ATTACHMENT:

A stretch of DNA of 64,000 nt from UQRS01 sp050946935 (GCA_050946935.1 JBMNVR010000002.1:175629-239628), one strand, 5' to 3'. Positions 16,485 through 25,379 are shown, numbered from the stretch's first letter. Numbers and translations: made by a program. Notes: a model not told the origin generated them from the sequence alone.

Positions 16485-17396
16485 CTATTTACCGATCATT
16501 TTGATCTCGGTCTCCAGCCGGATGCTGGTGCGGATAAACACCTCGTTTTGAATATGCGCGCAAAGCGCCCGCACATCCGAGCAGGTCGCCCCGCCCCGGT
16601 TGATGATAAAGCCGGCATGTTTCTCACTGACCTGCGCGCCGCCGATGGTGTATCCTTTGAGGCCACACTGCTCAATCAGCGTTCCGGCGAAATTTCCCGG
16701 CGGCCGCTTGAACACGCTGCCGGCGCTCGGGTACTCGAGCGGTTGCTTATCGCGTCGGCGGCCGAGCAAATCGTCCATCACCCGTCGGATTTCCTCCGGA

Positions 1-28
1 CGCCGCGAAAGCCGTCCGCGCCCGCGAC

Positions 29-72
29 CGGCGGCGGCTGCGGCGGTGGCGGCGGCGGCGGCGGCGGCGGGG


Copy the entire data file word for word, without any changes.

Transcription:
A stretch of DNA of 64,000 nt from UQRS01 sp050946935 (GCA_050946935.1 JBMNVR010000002.1:175629-239628), one strand, 5' to 3'. Positions 16,485 through 25,379 are shown, numbered from the stretch's first letter. Numbers and translations: made by a program. Notes: a model not told the origin generated them from the sequence alone.

Positions 16485-17396
16485 CTATTTACCGATCATT
16501 TTGATCTCGGTCTCCAGCCGGATGCTGGTGCGGATAAACACCTCGTTTTGAATATGCGCGCAAAGCGCCCGCACATCCGAGCAGGTCGCCCCGCCCCGGT
16601 TGATGATAAAGCCGGCATGTTTCTCACTGACCTGCGCGCCGCCGATGGTGTATCCTTTGAGGCCACACTGCTCAATCAGCGTTCCGGCGAAATTTCCCGG
16701 CGGCCGCTTGAACACGCTGCCGGCGCTCGGGTACTCGAGCGGTTGCTTATCGCGTCGGCGGCCGAGCAAATCGTCCATCACCCGTCGGATTTCCTCCGGA

Positions 1-28
1 CGCCGCGAAAGCCGTCCGCGCCCGCGAC

Positions 29-72
29 CGGCGGCGGCTGCGGCGGTGGCGGCGGCGGCGGCGGCGGCGGGG